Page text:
• the evolving landscape - looking at research, skills and funding in the sector:
    • the skills challenge - what is needed to secure the UK’s position in quantum technologies, and the impact of the Centres for Doctoral Training
    • international partnerships - prospects and priorities for growing global relationships in the development and commercialisation of quantum with the end of the EU exit transition period
    • UK cross-sector collaboration - strategies and best practice for developing effective joint working between the public sector, academia, and industry
  • commercialisation, scaling up and uptake:
    • the commercialising quantum technologies programme - its impact, and how the findings from the projects might be applied more broadly
    • proof of concepts - demonstrating practical applications of quantum technologies and possible use cases to support rollout
    • priority uses - examining the Government’s outline funding and the focus of support plans for addressing global and industrial challenges
    • tackling barriers - managing quantum development, including technical challenges of scalability, stability, and reliability, and integration with existing systems and computing processes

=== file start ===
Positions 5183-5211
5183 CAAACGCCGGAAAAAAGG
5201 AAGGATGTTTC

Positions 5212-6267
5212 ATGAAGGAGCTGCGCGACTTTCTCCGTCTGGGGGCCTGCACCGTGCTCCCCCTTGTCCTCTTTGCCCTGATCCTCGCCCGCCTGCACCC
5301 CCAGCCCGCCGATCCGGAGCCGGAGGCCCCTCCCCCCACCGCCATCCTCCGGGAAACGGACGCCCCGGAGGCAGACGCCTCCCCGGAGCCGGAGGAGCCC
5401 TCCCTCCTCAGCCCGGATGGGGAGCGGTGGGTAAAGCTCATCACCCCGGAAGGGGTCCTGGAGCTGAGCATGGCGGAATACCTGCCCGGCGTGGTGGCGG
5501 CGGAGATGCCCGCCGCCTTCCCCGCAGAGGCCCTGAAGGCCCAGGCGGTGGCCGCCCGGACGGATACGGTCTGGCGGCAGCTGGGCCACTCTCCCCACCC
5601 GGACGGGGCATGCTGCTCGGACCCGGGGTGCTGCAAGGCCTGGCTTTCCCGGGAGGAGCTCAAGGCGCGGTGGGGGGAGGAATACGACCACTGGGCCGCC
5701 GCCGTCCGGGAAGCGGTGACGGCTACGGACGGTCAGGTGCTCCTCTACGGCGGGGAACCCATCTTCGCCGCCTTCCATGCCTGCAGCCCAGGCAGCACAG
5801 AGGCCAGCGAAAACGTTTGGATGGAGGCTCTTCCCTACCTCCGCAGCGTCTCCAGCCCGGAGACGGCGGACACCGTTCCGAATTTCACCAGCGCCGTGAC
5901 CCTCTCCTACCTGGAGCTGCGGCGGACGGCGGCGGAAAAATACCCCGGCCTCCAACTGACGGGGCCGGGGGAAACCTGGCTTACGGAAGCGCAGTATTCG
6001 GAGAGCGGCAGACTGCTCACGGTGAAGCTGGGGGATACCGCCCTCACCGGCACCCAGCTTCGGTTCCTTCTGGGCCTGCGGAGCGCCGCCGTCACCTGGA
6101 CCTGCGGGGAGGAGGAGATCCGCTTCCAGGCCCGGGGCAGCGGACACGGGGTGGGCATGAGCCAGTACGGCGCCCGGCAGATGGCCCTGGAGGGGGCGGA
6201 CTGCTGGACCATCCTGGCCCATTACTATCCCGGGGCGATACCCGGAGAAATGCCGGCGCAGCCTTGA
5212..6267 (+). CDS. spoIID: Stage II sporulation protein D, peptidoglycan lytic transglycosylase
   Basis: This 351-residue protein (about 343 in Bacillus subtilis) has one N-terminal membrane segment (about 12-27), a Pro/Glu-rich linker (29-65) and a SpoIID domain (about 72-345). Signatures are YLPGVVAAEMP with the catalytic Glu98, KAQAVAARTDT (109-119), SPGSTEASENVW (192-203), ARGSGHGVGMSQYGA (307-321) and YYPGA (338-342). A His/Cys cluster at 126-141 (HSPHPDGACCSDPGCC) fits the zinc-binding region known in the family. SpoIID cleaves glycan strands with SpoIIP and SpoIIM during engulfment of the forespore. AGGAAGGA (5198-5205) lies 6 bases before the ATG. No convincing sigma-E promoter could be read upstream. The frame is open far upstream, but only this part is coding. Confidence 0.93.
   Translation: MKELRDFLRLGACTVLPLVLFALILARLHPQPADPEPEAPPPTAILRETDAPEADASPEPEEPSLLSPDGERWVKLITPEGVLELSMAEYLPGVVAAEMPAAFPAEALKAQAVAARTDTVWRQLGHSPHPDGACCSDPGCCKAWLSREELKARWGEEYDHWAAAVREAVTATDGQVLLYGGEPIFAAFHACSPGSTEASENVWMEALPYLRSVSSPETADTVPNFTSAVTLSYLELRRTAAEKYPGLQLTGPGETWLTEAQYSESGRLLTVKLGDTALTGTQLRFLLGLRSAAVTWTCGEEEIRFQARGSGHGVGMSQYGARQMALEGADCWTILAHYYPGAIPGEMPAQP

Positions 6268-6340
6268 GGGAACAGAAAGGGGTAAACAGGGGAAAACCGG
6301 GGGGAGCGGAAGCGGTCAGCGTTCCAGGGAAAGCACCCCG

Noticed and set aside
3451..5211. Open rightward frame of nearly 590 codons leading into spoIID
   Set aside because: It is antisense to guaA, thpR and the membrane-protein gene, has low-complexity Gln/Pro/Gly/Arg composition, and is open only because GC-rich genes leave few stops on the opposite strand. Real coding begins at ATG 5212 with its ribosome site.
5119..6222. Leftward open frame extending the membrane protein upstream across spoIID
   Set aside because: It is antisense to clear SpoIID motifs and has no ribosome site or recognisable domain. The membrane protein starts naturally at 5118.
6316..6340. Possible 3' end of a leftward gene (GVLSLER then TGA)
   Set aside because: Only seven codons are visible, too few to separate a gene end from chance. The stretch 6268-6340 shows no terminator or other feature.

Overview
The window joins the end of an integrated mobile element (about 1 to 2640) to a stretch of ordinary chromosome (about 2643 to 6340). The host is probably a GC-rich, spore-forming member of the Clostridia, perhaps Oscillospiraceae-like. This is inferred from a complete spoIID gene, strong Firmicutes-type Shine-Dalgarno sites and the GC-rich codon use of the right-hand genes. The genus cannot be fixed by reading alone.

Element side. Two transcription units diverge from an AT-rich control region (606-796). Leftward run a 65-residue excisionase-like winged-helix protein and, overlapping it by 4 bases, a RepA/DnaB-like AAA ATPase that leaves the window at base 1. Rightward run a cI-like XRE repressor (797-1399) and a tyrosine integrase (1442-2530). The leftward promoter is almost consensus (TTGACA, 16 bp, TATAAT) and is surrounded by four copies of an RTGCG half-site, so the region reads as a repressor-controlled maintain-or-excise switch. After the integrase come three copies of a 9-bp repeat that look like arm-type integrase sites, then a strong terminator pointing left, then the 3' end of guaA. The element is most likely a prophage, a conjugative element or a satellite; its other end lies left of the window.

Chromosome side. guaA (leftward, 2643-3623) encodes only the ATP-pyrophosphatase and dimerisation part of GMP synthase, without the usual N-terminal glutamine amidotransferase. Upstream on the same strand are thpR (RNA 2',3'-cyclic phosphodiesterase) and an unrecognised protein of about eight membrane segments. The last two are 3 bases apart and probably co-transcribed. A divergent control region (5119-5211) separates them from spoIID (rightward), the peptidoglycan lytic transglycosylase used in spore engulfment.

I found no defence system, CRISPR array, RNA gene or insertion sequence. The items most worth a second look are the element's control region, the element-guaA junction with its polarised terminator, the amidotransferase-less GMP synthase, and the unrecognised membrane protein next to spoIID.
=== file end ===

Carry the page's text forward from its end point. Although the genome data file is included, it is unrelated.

• regulation - priorities for the framework and policy to support the developing technology, address any ethical and market issues, and be able to adapt as quantum technology advances
    • public sector investment - assessing initiatives and commitments already announced, and the way forward and focus for supporting research in UK universities and research institutions
    • private funding - what more may be needed from policy to incentivise private sector investment, increase the availability and diversity of funding sources, and better connect those in the sector with potential backers

Background and developments at a glance:

  • the UK National Quantum Technology Programme - its ongoing work following phase 1 and into Phase 2, following a £94m investment from the EPSRC in four hubs over five years
  • the four quantum hubs - focusing on sensors and timing, enhanced imaging, computing and simulation, and communications technologies